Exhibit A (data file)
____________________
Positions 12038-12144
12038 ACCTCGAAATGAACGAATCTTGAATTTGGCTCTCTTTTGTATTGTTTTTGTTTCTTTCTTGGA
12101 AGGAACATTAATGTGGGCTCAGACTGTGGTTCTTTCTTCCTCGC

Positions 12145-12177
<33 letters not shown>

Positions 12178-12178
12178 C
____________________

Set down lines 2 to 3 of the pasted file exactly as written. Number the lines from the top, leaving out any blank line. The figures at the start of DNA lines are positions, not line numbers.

12038 ACCTCGAAATGAACGAATCTTGAATTTGGCTCTCTTTTGTATTGTTTTTGTTTCTTTCTTGGA
12101 AGGAACATTAATGTGGGCTCAGACTGTGGTTCTTTCTTCCTCGC